Obesity is a word once reserved for the grossly overweight. It is a pity it has been co-opted by a campaign to shock the high proportion of New Zealanders who are merely heavier than is healthy. Like most words used in this way, it has probably lost its sting. But a reality show starting on TV2 this week will follow the weight-loss efforts of people who fit the unfortunate term.
They are in "The Big Ward", as the programme is called, a clinic in South Auckland which prepares people for bariatric surgery, "stomach stapling". To qualify, they need to show they can lose some weight first. Why this is necessary, and the surgery should still be necessary for those who can lose weight naturally, are just two the questions that might be answered if this programme is better than most in the "reality" style.
We don't need mawkish sentimentality as it follows the struggles of the patients and their families to qualify for the procedure that will be life-extending, even life-saving, for the morbidly obese. It will be dramatic enough after the surgery is performed and the transformation is remarkable. Anyone who has had bariatric surgery, or known someone who has had it, can attest to that.
Tears of happiness and new hope can be guaranteed but we ought to learn more than that. We should see what it means to live with a stomach so much reduced. It has been described as living with a stomach that feels permanently full. That must raise its own nutritional problems.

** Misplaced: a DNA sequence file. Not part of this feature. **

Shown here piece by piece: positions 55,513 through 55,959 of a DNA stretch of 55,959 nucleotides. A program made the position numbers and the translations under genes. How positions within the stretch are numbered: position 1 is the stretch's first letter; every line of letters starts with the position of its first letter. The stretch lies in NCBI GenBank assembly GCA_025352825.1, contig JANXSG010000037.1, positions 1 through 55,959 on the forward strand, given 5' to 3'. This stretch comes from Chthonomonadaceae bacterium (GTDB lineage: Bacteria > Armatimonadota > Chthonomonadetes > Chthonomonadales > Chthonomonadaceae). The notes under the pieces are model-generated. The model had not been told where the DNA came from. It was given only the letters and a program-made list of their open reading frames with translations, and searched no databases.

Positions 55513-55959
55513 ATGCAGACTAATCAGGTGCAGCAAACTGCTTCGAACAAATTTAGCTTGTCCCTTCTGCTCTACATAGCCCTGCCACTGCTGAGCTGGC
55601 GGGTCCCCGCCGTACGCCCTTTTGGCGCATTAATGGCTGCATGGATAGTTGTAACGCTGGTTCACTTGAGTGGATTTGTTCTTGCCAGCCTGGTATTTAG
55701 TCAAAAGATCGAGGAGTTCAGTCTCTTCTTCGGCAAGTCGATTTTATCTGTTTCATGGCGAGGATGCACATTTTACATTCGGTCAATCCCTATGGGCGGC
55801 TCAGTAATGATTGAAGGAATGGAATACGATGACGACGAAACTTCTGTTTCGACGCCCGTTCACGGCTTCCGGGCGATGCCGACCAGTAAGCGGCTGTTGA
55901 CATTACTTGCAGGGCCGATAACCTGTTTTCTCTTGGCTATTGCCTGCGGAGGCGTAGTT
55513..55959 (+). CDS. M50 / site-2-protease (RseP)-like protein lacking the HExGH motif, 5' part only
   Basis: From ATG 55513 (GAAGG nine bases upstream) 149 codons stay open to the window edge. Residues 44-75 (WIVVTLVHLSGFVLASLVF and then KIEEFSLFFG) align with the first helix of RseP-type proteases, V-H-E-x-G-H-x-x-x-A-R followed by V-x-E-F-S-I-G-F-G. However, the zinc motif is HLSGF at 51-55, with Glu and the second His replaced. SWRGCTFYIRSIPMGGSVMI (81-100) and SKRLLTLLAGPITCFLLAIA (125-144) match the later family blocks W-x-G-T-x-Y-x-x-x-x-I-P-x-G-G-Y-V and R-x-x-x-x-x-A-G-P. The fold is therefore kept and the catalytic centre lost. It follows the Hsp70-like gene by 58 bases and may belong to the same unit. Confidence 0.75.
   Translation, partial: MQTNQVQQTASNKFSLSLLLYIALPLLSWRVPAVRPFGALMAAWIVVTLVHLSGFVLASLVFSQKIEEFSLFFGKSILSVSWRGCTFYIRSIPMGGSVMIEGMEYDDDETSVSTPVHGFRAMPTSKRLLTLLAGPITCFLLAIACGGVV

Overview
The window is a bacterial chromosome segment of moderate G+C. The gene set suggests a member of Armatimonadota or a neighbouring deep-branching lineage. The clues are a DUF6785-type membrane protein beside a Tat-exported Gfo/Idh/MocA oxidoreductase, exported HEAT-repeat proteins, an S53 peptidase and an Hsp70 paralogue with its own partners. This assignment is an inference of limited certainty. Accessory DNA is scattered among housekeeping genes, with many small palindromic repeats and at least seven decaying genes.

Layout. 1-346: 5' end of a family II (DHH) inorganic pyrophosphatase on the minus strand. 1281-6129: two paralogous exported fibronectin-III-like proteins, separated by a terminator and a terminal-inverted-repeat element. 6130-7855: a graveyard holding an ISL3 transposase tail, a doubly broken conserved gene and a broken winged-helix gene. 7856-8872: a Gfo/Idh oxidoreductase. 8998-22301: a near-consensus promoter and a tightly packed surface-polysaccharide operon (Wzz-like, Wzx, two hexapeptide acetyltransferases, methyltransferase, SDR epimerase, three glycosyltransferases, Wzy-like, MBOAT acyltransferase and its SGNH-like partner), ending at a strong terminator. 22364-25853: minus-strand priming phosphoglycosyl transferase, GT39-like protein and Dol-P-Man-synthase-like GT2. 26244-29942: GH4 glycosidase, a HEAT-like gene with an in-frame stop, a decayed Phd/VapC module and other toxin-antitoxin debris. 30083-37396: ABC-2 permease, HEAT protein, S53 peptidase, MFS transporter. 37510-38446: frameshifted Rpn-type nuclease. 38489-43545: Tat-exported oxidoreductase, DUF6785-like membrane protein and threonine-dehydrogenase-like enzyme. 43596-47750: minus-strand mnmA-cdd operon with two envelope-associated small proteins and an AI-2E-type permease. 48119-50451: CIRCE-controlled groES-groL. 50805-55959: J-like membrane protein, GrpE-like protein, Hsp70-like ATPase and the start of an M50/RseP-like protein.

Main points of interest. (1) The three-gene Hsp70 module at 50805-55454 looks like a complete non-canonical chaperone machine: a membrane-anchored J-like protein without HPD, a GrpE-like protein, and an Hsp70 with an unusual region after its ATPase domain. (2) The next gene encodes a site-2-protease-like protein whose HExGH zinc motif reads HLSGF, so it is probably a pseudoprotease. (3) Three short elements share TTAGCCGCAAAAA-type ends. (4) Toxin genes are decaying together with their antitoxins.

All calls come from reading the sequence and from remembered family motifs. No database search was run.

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Done well, reality television can open our eyes to important health issues that are usually debated in abstract theory. One side of the obesity issue blames manufacturers of food with high fat or sugar content and its advertising, convenience and low cost. The other side blames human weakness, greed and inactivity, arguing the solution is simple: eat less, exercise more.
That is probably what the obese will have to do to qualify for bariatric surgery. It is not as easy as it sounds, as too many Kiwis know. We are the third-fattest people in the developed world, after the United States and Mexico. We should not be. Our climate, recreational opportunities and agriculture are ideal for producing a fit, healthy population.
If these are not enough to make us eat sensibly and exercise daily, it is doubtful that selective taxes, advertising bans and free fruit in schools can do much about it. But watching this programme and following the efforts of those who really have to lose weight could be salutary. Sustained dieting is hard work. The specialists may have much useful advice if it can be heard amid the hugs, tears and tantrums that characterise reality TV.